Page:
Caribbean basin nations, including Cuba and Venezuela, have agreed to cooperate more closely and to form a bloc to press for preferential treatment in world trade negotiations. During the meeting, Venezuela called for establishing an alternative hemispheric trade bloc to the proposed Free Trade Area of the Americas which is being promoted by the United States.
Leaders and representatives of the 25-member Association of Caribbean States Wednesday signed a declaration denouncing terrorism, and pledged to increase efforts against drug trafficking and money-laundering. At the conclusion of two days on the Venezuelan island of Margarita, they also signed cooperation agreements dealing with energy, tourism, and sustainable economic development.
The participants also underscored the need for preferential treatment for the region in world trade negotiations. For his part, Venezuelan President Hugo Chavez urged members to create an alternative to the U.S. supported Free Trade Area of the Americas, or FTAA. Mr. Chavez, a frequent critic of the FTAA proposal, warned the delegates that such an agreement could lead to their ruin.
At a news conference Wednesday, the populist Venezuelan leader said even if the FTAA becomes a reality, he would submit the accord to a referendum. "Since we believe that the FTAA is not feasible as it stands, what we propose is working towards an alternative," he says. Mr. Chavez has called his proposal the Bolivarian Alternative for the Americas after South American liberator, Simon Bolivar.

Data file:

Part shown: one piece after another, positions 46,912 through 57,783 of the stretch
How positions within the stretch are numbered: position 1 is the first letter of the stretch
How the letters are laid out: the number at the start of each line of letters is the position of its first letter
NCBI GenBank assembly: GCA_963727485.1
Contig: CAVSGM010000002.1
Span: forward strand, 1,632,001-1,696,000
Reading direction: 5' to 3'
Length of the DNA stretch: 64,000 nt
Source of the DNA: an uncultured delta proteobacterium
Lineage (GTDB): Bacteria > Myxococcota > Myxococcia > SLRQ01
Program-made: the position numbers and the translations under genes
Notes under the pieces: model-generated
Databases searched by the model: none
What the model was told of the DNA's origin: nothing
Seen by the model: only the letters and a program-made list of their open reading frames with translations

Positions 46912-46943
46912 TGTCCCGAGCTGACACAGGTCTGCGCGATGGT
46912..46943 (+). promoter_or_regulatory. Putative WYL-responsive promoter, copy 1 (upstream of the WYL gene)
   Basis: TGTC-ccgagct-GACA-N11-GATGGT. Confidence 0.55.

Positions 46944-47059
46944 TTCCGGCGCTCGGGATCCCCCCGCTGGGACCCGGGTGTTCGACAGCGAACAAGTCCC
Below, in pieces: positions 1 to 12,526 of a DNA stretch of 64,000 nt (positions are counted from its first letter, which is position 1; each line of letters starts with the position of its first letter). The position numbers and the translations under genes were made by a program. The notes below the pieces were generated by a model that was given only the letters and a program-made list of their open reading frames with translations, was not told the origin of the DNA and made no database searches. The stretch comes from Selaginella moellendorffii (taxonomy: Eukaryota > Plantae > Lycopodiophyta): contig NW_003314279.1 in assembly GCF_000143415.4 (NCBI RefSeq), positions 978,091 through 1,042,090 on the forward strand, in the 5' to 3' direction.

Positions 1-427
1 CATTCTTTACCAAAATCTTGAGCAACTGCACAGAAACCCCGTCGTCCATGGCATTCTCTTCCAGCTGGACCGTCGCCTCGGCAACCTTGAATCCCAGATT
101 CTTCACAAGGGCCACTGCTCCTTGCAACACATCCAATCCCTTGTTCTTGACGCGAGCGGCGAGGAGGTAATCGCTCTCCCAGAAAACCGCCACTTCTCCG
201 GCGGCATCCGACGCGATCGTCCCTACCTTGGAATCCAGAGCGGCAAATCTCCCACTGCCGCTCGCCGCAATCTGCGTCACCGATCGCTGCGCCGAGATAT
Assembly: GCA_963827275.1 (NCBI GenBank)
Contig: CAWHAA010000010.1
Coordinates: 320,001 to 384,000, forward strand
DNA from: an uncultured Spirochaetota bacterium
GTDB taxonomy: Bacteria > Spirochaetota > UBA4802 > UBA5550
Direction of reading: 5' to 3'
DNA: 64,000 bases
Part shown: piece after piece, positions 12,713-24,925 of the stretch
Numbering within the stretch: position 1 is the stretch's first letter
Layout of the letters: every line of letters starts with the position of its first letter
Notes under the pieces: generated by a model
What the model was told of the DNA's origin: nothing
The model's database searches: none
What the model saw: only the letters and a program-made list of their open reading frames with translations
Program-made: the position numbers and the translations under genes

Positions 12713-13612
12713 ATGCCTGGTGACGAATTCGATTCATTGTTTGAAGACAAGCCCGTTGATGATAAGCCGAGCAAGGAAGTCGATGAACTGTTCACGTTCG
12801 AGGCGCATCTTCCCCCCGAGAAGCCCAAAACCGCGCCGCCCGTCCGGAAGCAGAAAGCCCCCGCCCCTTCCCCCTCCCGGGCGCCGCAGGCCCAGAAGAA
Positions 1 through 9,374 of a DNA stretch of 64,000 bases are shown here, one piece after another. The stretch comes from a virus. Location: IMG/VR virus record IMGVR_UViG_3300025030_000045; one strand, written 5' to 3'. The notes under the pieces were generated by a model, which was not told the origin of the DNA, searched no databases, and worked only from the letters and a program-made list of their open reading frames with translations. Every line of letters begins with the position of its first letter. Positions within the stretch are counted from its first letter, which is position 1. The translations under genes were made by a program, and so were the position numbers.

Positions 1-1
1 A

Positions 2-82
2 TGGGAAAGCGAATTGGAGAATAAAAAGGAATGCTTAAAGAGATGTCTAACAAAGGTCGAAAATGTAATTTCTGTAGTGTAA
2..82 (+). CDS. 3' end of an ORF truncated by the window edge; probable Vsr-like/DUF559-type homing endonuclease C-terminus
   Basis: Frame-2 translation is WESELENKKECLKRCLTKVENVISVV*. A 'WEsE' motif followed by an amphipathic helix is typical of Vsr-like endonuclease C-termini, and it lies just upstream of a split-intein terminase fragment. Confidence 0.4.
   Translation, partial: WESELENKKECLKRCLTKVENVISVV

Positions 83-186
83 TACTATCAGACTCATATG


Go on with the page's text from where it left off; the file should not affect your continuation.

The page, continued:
But Cuban President Fidel Castro, who was one of the leaders attending the conference, acknowledged the difficulties facing the region in seeking alternatives to globalization. But Mr. Castro said conference participants had at least taken a first step. "It's still too early to say how this will take shape, but we've done some things that can begin the process so that we can help each other survive," he says.
Cuba is not included in the proposed Free Trade Area of the Americas because of its communist government. However, the other nations of the hemisphere have committed themselves to establishing the FTAA in 2005.
Prospects for establishing the FTAA received a boost last week when the U.S. House of Representatives approved legislation giving President Bush expanded authority, often referred to as Fast Track, to negotiate free trade accords. Many Latin American nations had expressed reluctance to enter into serious negotiations with the United States without Fast Track, which has still not been approved by the U.S. Senate.